When a relative or friend dies
Bereavement is a difficult time in anyone’s life, and there is a lot to think about and organise. We are here to help you throughout the process of organising the funeral service. Below you will find lots of information to guide you when someone close to you has passed away.
You do not need to wait until all the following are in place before you start to consider the funeral arrangements. When you feel ready, get in touch with us and we will be here to help you.
You might also like to have a look at the Government website on death and bereavement which contains a lot of useful information.
Obtaining the death certificate
Involvement of the coroner
When a death occurs unexpectedly, and the person has not seen a doctor within the previous 14 days, or the death was due to an accident or suspected negligence, the coroner becomes involved. In this case, the coroner’s staff will help you to obtain the death certificate in preparation for the funeral service (or an interim certificate, if an inquest needs to be held after the funeral has taken place).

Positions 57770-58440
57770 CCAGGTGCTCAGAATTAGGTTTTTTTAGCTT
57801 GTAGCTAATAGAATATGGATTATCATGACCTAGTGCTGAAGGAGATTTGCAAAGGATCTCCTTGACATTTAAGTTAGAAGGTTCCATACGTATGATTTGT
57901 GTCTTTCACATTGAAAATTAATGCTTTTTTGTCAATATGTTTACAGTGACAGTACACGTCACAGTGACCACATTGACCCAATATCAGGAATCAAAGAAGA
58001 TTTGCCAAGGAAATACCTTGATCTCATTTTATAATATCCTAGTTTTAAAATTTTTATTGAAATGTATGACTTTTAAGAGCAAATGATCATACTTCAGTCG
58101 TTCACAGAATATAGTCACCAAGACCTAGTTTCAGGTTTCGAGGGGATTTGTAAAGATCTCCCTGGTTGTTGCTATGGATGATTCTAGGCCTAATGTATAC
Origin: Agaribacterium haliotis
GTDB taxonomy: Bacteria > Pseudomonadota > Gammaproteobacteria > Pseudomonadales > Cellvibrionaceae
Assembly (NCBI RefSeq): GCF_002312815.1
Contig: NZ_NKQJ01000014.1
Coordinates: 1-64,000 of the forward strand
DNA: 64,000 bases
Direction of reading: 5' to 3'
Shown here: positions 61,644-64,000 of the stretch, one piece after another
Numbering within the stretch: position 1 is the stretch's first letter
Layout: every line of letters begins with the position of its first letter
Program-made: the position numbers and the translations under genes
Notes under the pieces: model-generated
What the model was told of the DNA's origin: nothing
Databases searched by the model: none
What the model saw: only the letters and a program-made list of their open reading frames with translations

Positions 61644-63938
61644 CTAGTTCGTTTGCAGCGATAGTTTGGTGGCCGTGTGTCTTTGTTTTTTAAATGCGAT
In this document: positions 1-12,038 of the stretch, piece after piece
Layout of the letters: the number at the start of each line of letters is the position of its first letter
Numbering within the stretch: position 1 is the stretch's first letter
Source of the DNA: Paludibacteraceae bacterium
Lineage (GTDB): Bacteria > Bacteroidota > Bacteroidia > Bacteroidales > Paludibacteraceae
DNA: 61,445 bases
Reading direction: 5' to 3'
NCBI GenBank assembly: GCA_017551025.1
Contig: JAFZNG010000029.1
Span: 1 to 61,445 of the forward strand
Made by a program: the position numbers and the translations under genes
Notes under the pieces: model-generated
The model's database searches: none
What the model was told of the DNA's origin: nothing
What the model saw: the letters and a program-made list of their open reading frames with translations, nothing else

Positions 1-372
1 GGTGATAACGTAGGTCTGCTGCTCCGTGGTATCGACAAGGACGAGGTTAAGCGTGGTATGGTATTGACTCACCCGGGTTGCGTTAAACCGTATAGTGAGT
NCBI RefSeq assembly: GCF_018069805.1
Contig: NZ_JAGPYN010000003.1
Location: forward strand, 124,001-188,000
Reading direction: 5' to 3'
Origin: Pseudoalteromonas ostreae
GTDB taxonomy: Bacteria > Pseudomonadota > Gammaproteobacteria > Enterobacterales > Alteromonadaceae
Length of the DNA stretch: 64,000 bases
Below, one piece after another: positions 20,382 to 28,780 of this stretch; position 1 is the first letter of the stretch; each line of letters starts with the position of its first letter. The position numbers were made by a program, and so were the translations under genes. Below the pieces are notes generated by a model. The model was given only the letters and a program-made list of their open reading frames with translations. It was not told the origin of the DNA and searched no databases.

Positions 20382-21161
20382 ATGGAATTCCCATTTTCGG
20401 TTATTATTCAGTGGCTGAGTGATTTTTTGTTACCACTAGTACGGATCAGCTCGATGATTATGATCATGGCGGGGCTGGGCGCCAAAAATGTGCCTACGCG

Registering the death
In order to register the death in preparation for a funeral service, the Registrar will need to see the following:
- The death certificate.
- The deceased’s birth certificate.
- The NHS medical card (if available).
- The deceased’s marriage certificate (if available).
If your loved one has died away from home – either in this country or abroad – and you want to have the funeral in our area, as experienced funeral directors we can advise you on the things you need to do.
We can contact all the necessary authorities for you, so that your loved one is returned to their final resting place with as little upheaval as possible.
The process of repatriation can be quite complicated, but we can give you all the guidance and advice you need. Just contact us and we will be happy to help.
The free, easy-to-use service that makes notifying companies of a death simpler, faster and less stressful